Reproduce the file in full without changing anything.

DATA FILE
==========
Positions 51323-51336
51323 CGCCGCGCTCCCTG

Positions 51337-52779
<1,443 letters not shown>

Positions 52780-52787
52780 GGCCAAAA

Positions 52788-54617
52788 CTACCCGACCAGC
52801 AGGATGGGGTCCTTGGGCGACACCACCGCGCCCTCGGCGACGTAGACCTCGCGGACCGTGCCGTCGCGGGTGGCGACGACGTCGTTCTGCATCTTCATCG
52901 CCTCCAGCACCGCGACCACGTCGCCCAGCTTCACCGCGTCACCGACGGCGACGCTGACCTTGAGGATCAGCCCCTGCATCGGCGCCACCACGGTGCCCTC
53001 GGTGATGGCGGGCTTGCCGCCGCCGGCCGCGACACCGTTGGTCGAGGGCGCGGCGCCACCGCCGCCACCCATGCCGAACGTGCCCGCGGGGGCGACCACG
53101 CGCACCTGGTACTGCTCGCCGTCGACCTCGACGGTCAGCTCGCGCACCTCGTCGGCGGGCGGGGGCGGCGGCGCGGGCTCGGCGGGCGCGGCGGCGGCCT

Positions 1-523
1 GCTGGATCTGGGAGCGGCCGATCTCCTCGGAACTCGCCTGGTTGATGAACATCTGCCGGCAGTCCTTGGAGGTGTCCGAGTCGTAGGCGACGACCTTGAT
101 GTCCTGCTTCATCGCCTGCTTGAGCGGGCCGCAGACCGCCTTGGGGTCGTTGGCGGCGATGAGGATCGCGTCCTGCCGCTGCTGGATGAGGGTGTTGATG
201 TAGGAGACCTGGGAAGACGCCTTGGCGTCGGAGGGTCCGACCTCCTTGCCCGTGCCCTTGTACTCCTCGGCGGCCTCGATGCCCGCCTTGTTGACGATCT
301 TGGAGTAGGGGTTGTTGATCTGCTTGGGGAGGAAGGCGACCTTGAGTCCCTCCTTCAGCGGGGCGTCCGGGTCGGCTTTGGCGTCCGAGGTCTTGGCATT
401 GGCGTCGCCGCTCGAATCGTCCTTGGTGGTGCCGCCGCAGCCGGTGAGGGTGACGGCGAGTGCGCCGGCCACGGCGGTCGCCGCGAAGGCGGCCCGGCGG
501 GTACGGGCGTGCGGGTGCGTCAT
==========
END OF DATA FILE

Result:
Positions 51323-51336
51323 CGCCGCGCTCCCTG

Positions 51337-52779
<1,443 letters not shown>

Positions 52780-52787
52780 GGCCAAAA

Positions 52788-54617
52788 CTACCCGACCAGC
52801 AGGATGGGGTCCTTGGGCGACACCACCGCGCCCTCGGCGACGTAGACCTCGCGGACCGTGCCGTCGCGGGTGGCGACGACGTCGTTCTGCATCTTCATCG
52901 CCTCCAGCACCGCGACCACGTCGCCCAGCTTCACCGCGTCACCGACGGCGACGCTGACCTTGAGGATCAGCCCCTGCATCGGCGCCACCACGGTGCCCTC
53001 GGTGATGGCGGGCTTGCCGCCGCCGGCCGCGACACCGTTGGTCGAGGGCGCGGCGCCACCGCCGCCACCCATGCCGAACGTGCCCGCGGGGGCGACCACG
53101 CGCACCTGGTACTGCTCGCCGTCGACCTCGACGGTCAGCTCGCGCACCTCGTCGGCGGGCGGGGGCGGCGGCGCGGGCTCGGCGGGCGCGGCGGCGGCCT

Positions 1-523
1 GCTGGATCTGGGAGCGGCCGATCTCCTCGGAACTCGCCTGGTTGATGAACATCTGCCGGCAGTCCTTGGAGGTGTCCGAGTCGTAGGCGACGACCTTGAT
101 GTCCTGCTTCATCGCCTGCTTGAGCGGGCCGCAGACCGCCTTGGGGTCGTTGGCGGCGATGAGGATCGCGTCCTGCCGCTGCTGGATGAGGGTGTTGATG
201 TAGGAGACCTGGGAAGACGCCTTGGCGTCGGAGGGTCCGACCTCCTTGCCCGTGCCCTTGTACTCCTCGGCGGCCTCGATGCCCGCCTTGTTGACGATCT
301 TGGAGTAGGGGTTGTTGATCTGCTTGGGGAGGAAGGCGACCTTGAGTCCCTCCTTCAGCGGGGCGTCCGGGTCGGCTTTGGCGTCCGAGGTCTTGGCATT
401 GGCGTCGCCGCTCGAATCGTCCTTGGTGGTGCCGCCGCAGCCGGTGAGGGTGACGGCGAGTGCGCCGGCCACGGCGGTCGCCGCGAAGGCGGCCCGGCGG
501 GTACGGGCGTGCGGGTGCGTCAT